This was reprinted by permission from Hillary Rubin 2009-2010 ©

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Target Women: 2010

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Law of Receiving

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There’s a spiritual and universal law, The Law of Receiving, that says if you want to attract something – say a tribe of people who want to revolutionize what it means to be a girl around the world through a blog and book titled The Girl Revolution – then you can’t shut the door simultaneously.

You must be open to receiving what you want and accept whatever uncontrollable and unforeseen consequences come with it. That’s where we get the phrase, “be careful what you wish for, because you just might get it.”

Sometimes we shut the door without meaning to and sometimes we do it to protect ourselves from something we fear: criticism, the spotlight, success, failure, public failure, rejection.

I’ve a wonderful friend who has been looking for a job in a new profession. Except she hasn’t updated her resume’s contact information and she’s not sending them to potential employers. Something about it terrifies her. She’s simultaneously blocking what she is attracting. She’s not ready to receive it.

I’ve been simultaneously attracting success and traffic for The Girl Revolution and blocking success and traffic with incorrect deep linking. I fear criticism, success, failure and the spotlight. I work on it.

About a month ago, maybe only a few weeks, I painstakingly recoded all the deep links from my Blogspot blog. Every lousy one of them was wrong when I made the transfer to WordPress. That was almost a year ago. The task seemed too unbearable to do for, like, 9 months. Absurd? Maybe.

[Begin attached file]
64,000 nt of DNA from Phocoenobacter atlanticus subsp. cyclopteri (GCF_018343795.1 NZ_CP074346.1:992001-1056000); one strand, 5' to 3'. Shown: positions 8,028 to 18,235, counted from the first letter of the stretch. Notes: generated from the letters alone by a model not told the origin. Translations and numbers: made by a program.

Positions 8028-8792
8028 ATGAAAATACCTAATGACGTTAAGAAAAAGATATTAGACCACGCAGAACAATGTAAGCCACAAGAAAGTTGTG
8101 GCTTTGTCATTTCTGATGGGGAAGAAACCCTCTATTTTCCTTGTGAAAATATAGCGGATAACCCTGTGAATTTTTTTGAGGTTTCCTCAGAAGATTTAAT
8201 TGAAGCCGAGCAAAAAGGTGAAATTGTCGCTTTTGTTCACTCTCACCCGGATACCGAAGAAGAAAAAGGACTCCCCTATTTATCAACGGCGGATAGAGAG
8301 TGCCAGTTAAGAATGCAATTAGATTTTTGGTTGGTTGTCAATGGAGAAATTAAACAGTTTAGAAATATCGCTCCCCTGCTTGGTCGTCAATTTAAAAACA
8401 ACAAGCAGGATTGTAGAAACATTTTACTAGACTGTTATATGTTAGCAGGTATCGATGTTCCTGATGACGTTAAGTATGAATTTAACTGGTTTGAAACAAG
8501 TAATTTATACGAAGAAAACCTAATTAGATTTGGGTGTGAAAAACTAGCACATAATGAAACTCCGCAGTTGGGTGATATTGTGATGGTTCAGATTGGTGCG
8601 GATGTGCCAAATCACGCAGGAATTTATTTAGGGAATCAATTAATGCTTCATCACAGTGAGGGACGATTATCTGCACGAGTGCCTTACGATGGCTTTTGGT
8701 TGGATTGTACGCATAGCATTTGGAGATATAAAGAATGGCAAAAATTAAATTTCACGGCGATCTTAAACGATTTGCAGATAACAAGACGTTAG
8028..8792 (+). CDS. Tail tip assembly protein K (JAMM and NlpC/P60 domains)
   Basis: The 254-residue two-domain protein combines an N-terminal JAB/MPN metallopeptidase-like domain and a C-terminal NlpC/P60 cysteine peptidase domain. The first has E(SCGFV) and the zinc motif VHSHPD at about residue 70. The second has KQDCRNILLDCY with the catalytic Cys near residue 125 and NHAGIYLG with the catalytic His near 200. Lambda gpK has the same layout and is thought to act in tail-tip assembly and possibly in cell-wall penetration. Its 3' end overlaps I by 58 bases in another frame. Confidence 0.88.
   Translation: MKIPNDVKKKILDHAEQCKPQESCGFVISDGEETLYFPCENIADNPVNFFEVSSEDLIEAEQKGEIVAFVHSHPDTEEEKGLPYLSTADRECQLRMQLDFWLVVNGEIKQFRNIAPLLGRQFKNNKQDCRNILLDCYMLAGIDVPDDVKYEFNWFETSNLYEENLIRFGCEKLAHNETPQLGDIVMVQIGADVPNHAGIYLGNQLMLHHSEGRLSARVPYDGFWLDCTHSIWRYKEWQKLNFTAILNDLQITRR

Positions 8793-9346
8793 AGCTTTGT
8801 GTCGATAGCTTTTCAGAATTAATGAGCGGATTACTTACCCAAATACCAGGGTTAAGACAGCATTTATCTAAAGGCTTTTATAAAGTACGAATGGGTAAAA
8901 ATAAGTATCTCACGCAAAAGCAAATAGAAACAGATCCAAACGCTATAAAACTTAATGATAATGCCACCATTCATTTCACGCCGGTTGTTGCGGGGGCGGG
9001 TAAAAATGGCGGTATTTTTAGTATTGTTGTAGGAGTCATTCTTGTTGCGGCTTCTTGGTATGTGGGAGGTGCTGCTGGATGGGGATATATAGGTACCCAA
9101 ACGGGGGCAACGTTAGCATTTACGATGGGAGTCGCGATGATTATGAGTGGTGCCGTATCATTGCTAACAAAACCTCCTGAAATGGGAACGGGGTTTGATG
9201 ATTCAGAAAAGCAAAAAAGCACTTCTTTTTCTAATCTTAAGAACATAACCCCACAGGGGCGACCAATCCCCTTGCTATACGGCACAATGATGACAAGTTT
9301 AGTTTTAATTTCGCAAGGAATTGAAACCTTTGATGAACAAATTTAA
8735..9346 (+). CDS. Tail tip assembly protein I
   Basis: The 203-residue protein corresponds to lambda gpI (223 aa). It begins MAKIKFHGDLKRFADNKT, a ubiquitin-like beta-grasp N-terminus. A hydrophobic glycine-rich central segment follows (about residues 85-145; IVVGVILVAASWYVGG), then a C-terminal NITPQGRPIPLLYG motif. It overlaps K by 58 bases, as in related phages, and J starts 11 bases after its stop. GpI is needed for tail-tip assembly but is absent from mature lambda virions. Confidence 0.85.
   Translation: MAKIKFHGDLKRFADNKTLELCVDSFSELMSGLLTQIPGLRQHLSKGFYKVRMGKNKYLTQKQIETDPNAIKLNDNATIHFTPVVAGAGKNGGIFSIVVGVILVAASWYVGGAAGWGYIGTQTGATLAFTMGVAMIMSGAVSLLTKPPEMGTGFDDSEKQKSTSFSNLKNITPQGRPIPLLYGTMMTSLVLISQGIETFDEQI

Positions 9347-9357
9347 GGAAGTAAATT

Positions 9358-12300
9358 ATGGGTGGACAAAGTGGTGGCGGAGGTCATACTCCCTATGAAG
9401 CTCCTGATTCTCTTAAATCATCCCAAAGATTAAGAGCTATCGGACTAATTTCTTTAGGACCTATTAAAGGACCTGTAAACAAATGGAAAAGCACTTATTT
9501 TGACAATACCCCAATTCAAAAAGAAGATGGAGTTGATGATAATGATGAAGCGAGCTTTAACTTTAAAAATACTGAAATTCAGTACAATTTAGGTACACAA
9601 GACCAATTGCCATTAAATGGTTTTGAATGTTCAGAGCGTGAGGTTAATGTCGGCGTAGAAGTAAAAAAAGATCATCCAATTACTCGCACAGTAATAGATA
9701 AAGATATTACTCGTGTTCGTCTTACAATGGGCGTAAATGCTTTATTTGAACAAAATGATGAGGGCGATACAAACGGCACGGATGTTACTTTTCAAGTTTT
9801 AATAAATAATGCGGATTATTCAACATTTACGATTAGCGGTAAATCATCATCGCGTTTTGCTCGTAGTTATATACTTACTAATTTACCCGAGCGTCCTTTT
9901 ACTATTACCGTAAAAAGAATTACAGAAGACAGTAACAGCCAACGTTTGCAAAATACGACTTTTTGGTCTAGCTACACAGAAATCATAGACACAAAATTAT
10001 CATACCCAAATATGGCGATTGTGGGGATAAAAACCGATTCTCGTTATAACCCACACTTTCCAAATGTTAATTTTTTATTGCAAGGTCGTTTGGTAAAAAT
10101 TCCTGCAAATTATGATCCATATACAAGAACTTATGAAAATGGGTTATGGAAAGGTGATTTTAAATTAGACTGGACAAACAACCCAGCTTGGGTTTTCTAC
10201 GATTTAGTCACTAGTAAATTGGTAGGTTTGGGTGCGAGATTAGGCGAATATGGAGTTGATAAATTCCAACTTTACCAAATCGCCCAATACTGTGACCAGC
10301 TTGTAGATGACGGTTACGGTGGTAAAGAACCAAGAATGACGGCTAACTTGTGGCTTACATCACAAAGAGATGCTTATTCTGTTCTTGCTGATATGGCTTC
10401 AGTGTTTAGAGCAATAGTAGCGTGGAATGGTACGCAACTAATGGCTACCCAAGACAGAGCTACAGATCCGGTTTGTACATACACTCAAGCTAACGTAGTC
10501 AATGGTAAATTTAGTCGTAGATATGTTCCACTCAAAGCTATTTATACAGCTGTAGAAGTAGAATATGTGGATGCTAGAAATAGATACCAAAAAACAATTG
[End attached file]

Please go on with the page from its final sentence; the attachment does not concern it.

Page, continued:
Yesterday, I realized I’d inadvertently left an incorrect back-slash on all the deep links I fixed.

One can, absolutely, block the Law of Attraction, with an improper back-slash. And not even know she’s doing it.

I fixed them all yesterday. And hopefully, I’m ready to attract the traffic and success the issues surrounding parenting girls deserve. I believe these issues deserve a lot of attention.

Click on some of my fixed deep links. There are three-and-a-half years of in-depth analysis of girlhood and how we can revolutionize it on The Girl Revolution.

Email me if you come across another problem with the links.

Also, it might be a good idea to look at your own life – as the new year approaches – and see if there are any slammed doors, incorrect back-slashes, outdated resumes or old beliefs that are blocking what you’re trying to attract.

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The Princess and The Frog Review

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I’m torn between wanting to write a full critique of The Princess and The Frog, the way I have for the other films in the Disney Princess Culture. You know, deconstruct the whole thing and look for meaning, obvious and subtle, relate it to the Feminist Promise of Past and today’s Working Mother Reality. I want to at-once say this film was accurate in terms of teaching our daughters to dream and warn poor Tiana that dreams get exhausting and perhaps less fulfilling or important when you throw a baby  or two into the mix.

And seriously, Tiana do. not. marry. a. man. who. does. not. see. the. value. of. an. honest. day’s. work. A spoiled, poor prince playboy? Oh, my goodness. One could an entire doctoral thesis on today’s Hip Hop Pimp culture, current African American demographics and family crisis and the gender/work theme in this film.